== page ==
Fame -- Film Review
The differences between the original version of "Fame" and the splashy new production reveal a great deal about the changes in the movie business over the last three decades. Alan Parker's "Fame," released in 1980, retained some of the hallmarks of edgy movies of the '70s. Tackling subjects like racial conflict and homosexuality, it had a gritty urban flavor melded to high-powered musical numbers. The retooled version, directed by young music video wiz Kevin Tancharoen, apes "High School Musical" rather than "Mean Streets." Rated PG, it's almost laughably bland and watered-down in its desire to appeal to the widest possible audience. It won't succeed in that goal, but it has enough pizzazz to captivate undemanding tweeners.
Let's be clear. The original movie, despite its iconic stature, was no classic. The script was riddled with cliches and overheated melodramatic confrontations. Nevertheless, the energy of the young performers propelled it. While this new version retains the basic structure of following several kids over four years at New York's High School of Performing Arts, it's been diluted in almost every imaginable way. Even the Academy Award-winning title song, which became a dazzling set piece on the streets of New York, is only played over the end titles in this movie.
Parker's "Fame" had some really good actors, like Barry Miller and Paul McCrane, playing out the sometimes turgid stories of adolescent angst. The individual story lines in this picture, written by Allison Burnett, are pitifully thin. Lovers' quarrels and family conflicts are at the most primitive dramatic level, and characters have no vivid quirks. While the original movie, running 134 minutes, was criticized by some as being overlong, this is a rare film that's actually too short to do justice to the dozen prominent characters.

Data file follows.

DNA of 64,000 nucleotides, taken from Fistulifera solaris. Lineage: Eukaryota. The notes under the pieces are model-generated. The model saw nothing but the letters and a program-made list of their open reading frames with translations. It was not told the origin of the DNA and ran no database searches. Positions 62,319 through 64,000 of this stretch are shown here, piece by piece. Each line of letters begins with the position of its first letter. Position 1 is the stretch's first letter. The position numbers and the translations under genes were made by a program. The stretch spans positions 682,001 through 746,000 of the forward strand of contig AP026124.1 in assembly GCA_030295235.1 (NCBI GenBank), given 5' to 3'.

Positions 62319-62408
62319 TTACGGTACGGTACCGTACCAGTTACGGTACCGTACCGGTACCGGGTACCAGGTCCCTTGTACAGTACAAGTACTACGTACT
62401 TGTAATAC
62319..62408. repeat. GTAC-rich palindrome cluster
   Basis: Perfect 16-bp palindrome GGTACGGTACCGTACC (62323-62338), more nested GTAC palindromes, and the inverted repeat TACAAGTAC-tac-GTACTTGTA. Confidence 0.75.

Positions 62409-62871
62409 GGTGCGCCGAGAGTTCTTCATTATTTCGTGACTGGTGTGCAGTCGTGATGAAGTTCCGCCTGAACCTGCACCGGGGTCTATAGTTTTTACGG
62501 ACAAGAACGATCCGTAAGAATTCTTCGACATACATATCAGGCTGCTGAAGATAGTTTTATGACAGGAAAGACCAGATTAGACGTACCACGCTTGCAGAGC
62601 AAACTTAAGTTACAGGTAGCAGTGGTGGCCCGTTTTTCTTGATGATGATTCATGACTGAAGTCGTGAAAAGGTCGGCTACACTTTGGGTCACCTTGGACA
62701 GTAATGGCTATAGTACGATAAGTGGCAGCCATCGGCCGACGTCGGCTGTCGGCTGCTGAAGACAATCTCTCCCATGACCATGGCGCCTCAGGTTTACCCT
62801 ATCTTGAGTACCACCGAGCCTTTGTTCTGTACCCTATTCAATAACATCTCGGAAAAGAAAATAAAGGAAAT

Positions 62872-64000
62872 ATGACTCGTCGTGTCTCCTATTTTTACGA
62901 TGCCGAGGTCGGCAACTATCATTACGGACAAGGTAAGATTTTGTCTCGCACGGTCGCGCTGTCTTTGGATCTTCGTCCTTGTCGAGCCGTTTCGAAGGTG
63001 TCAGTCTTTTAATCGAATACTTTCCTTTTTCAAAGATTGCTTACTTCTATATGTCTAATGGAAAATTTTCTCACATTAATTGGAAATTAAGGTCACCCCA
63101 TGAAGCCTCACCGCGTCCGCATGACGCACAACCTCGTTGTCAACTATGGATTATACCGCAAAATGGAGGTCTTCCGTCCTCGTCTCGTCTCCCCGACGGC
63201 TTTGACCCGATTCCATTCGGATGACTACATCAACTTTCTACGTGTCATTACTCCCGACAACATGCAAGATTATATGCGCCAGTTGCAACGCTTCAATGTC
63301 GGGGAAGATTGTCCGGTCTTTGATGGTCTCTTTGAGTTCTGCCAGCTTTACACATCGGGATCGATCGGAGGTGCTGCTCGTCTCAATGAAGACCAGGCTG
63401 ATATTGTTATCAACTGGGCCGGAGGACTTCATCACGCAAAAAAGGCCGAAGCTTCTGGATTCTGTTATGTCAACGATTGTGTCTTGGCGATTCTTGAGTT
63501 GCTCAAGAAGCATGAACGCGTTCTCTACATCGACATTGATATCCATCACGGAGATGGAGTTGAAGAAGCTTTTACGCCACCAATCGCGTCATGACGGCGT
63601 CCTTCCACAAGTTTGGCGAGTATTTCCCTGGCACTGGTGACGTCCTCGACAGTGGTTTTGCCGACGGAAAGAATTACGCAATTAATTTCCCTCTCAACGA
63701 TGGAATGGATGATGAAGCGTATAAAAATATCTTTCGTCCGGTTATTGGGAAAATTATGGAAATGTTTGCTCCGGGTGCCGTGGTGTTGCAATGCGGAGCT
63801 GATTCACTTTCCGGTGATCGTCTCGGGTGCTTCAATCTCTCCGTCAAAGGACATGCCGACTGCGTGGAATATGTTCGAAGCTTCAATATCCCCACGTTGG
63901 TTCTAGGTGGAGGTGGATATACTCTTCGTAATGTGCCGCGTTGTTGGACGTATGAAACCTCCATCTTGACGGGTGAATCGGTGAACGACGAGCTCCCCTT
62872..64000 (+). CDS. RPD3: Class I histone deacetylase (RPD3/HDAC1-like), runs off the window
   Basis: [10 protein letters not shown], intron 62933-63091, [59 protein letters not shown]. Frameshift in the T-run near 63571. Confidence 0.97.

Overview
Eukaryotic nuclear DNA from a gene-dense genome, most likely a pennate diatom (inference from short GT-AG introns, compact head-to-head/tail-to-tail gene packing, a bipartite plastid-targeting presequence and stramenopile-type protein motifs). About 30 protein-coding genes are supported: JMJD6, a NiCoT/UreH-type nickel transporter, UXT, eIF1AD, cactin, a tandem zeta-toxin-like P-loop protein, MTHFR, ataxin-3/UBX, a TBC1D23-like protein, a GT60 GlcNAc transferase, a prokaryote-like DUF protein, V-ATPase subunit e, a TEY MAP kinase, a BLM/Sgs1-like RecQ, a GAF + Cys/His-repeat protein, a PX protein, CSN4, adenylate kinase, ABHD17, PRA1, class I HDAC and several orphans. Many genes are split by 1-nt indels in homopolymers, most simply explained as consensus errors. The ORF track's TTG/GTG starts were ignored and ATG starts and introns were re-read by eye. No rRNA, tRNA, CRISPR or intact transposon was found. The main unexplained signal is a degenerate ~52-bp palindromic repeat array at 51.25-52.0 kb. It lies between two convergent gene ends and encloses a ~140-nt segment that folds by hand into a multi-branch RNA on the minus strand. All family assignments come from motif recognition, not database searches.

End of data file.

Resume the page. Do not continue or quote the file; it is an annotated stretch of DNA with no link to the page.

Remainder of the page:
Given the shallow roles, there probably wasn't much the actors could do, but few of them demonstrate a strong screen presence. The standout in the cast is Naturi Naughton, a marvelous singer who nails her musical numbers. When she's performing, you get a hint of the electricity that the whole film should have had. Kherington Payne, as the star dance student, also shines, and Collins Pennie, as an embittered aspiring actor, shows a few convincing glimmers of rage. Several excellent actors -- Charles S. Dutton, Bebe Neuwirth, Kelsey Grammer -- are wasted as the teachers. Debbie Allen, who played a teacher in the original movie, has graduated to the role of school principal, but she has almost nothing to do.
Tancharoen doesn't weave the stories together gracefully, and the musical sequences are edited in the chop-chop MTV style that does no favors to the performers. Marguerite Derricks' choreography is lively, though very few dance routines are played out at any length. The new "Fame" is like a series of snippets and teasers for a movie still waiting to be made.
Opens: Friday, Sept. 25 (MGM)